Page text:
[GN] Skim – Mariko Tamaki and Jillian Tamaki

March 31, 2010 § 12 Comments

This slim graphic novel tells the story of a not-so-slim girl, Kimberly Keiko Cameron (aka Skim), who has some serious issues. Not only is she an Asian growing up in Canada, she’s also interested in wicca, calls herself a witch (or soon to be one anyway), and has a crush on her drama teacher (female). That’s a lot of “other-ness” all bundled up in one person.

What really drew me into the book was Kim’s strained friendship with Lisa, her best friend. I don’t think it was the core of the book, because mostly the story was centralised around Kim and what she was going through (it was written in a “Dear Diary” way), but there were parts where Kim would mention Lisa, and how they weren’t talking anymore, or how they didn’t understand each other, how they seemed to keep secrets from each other, and how they just started to drift apart and change. Friendship, to me, is such a major part of growing up, and ‘losing’ a best friend to change can really be a pain.

The graphics exuded a kind of deep moodiness, and I think it captured the essence of Kim very well. She’s not your chirpy teenager, nor is she the depressed, goth kind of person. She’s just someone who has issues she doesn’t quite know how to face up with, a little lost and introverted.

The story did sidetrack at times, to show us a little more about Kim. It felt a little disjointed for me, and it was difficult to really get into the book. But maybe that’s just how the book is supposed to feel like. Life isn’t something that flows smoothly from point A to point B, and more often than not, this meandering of thoughts tend to be more accentuated in a teenager’s mind. The world is spinning, your own head is spinning, and in the end, you find yourself quite lost.

Rating: 3.5

* Note: I’ve seen this book quite a few times before, but it was Ana’s list on the LGBT Challenge site, and Mee’s review that gave me the final push.

* Note #2: This is for the LGBT March Mini-Challenge.

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§ 12 Responses to [GN] Skim – Mariko Tamaki and Jillian Tamaki

  • mee says:

    Skim is a rather quiet story, isn’t it? It doesn’t concentrate on one thing. It skims over several difficulties faced as teenager (pun intended). I think the art was the one that won me over.

    • Michelle says:

      You’re right, it is definitely a little quiet. The art was very flow-y too, which worked well with how the story didn’t pause much, but continued to flow even though many of the issues remained unresolved.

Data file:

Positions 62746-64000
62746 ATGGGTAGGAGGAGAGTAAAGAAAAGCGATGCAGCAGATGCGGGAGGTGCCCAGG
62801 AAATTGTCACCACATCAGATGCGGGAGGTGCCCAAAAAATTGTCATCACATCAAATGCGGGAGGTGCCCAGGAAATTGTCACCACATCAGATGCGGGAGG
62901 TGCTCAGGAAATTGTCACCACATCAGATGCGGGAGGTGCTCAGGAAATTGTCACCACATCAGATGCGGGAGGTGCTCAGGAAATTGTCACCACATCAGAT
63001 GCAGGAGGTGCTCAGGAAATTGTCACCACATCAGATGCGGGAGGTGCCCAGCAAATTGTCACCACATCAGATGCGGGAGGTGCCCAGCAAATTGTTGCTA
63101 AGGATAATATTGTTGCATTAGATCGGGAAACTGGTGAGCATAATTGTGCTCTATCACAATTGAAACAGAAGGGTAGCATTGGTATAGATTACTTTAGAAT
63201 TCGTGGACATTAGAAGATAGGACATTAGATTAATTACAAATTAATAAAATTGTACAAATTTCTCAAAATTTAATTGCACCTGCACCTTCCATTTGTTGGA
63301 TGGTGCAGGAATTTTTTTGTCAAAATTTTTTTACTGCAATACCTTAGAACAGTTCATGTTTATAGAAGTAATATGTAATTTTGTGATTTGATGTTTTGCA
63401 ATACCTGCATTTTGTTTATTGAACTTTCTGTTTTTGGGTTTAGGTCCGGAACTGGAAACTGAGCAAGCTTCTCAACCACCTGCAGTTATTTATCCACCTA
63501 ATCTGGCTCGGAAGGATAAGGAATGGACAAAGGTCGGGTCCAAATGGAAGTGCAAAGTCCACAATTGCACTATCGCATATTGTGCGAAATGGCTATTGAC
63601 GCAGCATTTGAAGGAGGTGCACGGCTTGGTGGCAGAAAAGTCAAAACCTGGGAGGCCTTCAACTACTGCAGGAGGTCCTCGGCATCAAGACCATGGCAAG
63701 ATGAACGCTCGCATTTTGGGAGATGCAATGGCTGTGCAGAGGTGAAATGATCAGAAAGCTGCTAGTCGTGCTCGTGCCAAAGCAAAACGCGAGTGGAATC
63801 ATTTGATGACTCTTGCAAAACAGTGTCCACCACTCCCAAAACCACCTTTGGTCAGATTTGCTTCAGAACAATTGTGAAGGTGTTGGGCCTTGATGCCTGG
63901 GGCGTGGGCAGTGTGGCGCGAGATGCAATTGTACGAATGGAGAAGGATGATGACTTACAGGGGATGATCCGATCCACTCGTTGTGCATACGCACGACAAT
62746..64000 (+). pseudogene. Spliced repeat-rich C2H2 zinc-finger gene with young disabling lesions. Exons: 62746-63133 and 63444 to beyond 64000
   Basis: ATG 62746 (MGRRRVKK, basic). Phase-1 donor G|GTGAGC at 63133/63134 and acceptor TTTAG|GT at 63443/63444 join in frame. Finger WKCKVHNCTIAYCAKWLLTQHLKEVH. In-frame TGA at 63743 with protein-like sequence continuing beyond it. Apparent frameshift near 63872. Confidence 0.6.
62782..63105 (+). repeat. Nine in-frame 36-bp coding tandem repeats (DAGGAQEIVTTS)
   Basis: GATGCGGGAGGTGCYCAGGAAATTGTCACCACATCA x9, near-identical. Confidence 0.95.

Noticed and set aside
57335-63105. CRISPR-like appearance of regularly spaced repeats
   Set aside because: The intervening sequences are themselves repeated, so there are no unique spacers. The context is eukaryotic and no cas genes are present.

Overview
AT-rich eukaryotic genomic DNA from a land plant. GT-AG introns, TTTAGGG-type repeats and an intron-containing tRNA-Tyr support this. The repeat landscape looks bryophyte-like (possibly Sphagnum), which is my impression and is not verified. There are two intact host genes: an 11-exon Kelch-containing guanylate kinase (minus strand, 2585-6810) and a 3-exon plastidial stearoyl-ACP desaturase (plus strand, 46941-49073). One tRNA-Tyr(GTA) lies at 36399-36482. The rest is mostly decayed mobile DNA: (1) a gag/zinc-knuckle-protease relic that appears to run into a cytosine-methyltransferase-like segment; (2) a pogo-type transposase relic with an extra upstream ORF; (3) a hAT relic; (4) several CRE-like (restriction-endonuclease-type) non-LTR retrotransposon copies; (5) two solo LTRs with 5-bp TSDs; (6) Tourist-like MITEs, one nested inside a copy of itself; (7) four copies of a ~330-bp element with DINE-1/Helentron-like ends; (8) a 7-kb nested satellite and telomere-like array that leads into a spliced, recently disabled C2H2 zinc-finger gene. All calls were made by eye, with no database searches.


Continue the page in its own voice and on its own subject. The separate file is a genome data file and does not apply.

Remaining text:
• Amanda says:

    I really enjoyed this one. I wasn’t sure at first, because it seemed so disjointed and I wasn’t sure I could always tell what was going on, but it felt like that was done on purpose and that the author-artist duo used the art to really make us feel a lot the way Skim felt. I think it was the first GN that did that for me.

  • chris says:

    Fantastic review!! I agree that it was a little disjointed, but I think it was actually done on purpose to sort of show the disjointedness of her life..to show everything that was going on. I really liked it!

  • Nymeth says:

    I can’t believe I’ve yet to read this one myself! When I finally do, I’ll keep what you said about the disjointedness being part of the point in mind.

  • I’ve wanted to read skim for awhile and it’s been added to my tbr list, but I wanted to read it even more after seeing it recommended in the GLBT Graphic Novel Mini-challenge and now I see your review which intrigues me.

    I admit, one thing that is holding me back from reading the book is the Wicca practice. I need to get over that, especially since the book sounds good, it’s getting nice reviews and it’s about a topic that’s not often seen in YA lit. That is, a non-coming out novel. Well, from what I can tell, it doesn’t sound like a coming out novel. I really like how Kim is in the middle of the emotional spectrum: she’s not alwyas depressed but not always happy either. That’s realistic. Even the happiest of teens can get down sometimes, a fact that is not always shown.

    Thanks for this review 🙂

    • Michelle says:

      Hmm.. I think the Wiccan practice doesn’t get featured all that much. But then again, there’s not one thing that takes centre stage, which was also what was quite unique about this book. Most books have a central theme, but in Skim, it felt like the central theme was actually Kim herself. The Wiccan side of things only constitute one part of her life.

      Hope you read it soon. =)

  • Mae says:

    Hm, perhaps I should give it a go. I keep seeing it in my library and thought it looked ok. I’ve never read graphic novels so perhaps this might be the first.

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